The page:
* Mazda, Subaru raise profit outlook on falling yen
* Mazda shares up more than 150 pct in three months
* Currency moves will not mean strategy changes -Mazda
By Yoko Kubota
TOKYO, Feb 6 Among Japanese carmakers, Mazda
Motor Corp and Fuji Heavy Industries Ltd are
best placed to benefit from the weakening yen, raising their
earnings forecasts as exported goods bring in more cash.
Mazda makes 71 percent of its vehicles in Japan and exports
about 80 percent of them, while Fuji Heavy makes about
three-quarters of its cars at home, shipping about 67 percent of
Their higher domestic production and export ratios than top
three automakers Toyota Motor Corp, Nissan Motor Co Ltd
and Honda Motor Co Ltd put them in a strong
position to take advantage of a yen that has lost around 20
percent of its value versus the dollar since October.
"The companies (Mazda and Fuji Heavy) have restructured
themselves while they were struggling from a strong yen, and
their reforms have seen much progress," said Mitsushige Akino, a
fund manager at Ichiyoshi Asset Management.
"Rather than the yen moves, what matters now are their core
strategies, such as how it can become more competitive to boost
Mazda, the fifth biggest Japanese carmaker by sales, raised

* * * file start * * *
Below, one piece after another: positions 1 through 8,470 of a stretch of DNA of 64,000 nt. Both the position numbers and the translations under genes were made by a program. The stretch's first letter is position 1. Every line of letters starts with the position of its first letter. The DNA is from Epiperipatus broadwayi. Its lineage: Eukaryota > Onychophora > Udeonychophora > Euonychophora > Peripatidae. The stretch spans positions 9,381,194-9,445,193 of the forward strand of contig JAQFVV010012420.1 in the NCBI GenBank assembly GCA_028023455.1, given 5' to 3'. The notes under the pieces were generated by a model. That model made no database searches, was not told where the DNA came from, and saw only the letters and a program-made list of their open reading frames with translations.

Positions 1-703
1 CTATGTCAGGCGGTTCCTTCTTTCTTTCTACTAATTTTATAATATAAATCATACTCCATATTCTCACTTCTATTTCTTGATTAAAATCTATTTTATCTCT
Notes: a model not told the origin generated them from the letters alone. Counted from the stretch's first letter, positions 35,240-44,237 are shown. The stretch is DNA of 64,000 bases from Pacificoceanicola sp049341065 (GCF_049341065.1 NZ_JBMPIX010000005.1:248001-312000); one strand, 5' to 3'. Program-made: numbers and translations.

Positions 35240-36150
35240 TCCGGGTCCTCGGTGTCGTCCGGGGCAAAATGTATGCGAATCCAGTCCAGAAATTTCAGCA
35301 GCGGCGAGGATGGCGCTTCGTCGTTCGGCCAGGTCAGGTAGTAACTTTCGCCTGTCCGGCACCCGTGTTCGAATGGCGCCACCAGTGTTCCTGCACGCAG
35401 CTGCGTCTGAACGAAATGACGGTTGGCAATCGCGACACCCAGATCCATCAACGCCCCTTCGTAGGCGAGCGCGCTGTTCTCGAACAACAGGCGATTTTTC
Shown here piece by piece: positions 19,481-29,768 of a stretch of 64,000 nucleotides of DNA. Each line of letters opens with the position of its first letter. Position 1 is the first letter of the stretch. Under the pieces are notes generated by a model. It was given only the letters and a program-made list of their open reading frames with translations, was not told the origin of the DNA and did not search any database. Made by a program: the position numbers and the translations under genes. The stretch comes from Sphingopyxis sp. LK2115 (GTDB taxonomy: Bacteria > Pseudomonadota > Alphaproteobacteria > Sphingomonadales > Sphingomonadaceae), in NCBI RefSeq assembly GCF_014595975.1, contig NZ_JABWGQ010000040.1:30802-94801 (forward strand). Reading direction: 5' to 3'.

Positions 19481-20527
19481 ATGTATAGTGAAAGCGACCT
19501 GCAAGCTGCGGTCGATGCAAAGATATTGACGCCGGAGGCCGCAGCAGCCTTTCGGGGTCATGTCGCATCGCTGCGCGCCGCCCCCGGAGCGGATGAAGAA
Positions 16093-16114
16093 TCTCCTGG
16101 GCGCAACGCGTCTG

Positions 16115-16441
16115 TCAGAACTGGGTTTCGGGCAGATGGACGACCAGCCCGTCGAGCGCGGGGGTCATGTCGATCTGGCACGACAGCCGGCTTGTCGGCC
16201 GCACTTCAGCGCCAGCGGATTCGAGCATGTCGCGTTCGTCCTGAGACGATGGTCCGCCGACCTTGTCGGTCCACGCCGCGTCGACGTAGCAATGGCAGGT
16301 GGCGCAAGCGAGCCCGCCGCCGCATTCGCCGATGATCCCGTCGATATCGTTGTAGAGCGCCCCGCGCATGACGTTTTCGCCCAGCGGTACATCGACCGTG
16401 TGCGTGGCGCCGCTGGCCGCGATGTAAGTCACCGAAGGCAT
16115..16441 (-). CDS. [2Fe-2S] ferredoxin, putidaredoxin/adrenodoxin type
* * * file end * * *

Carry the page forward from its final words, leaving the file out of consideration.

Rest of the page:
its operating profit outlook for the year ending in March by 20
billion yen to 45 billion yen ($481.8 million), which would be
its highest since the year ended March 2008. The softer yen
accounted for an 18.4 billion yen boost.
Fuji Heavy, which makes Subaru cars and is seeing strong
sales in its biggest market the United States, lifted its
operating profit outlook by 25 billion yen to a record 107
billion yen, with currency moves boosting profit by 23.3 billion
Still, the firms said the currency moves would not change
their plans to build more cars in foreign markets where demand
is strong, wary of the yen reversing its trend and eating into
"We will absolutely maintain our structural reform, even if
the strong yen is being corrected. We do not want to repeat the
struggles from recent years," Mazda Chief Executive Officer
Takashi Yamanouchi told reporters. Mazda has booked a net loss
for the past four years since the global financial crisis in
The weaker the yen, the more money Japanese companies make
when they convert overseas profits back into their home
currency, and products exported from Japan can be sold at more
competitive prices abroad. Japanese carmakers with a big
domestic production base are more exposed to this move than
those who make most of their cars outside Japan.
Mazda stock is the best-performing among Japanese automakers
in the past three months, jumping 167 percent, followed by Fuji
Heavy Industries' 73 percent leap, both on expectations the
weaker yen would boost their businesses.
Mazda shares ended up 4.4 percent at 283 yen, and Fuji Heavy
rose 5.1 percent to 1,371 yen on Wednesday, outperforming a
Nikkei index that was up 3.8 percent.
($1 = 93.3950 Japanese yen)
(Editing by Daniel Magnowski)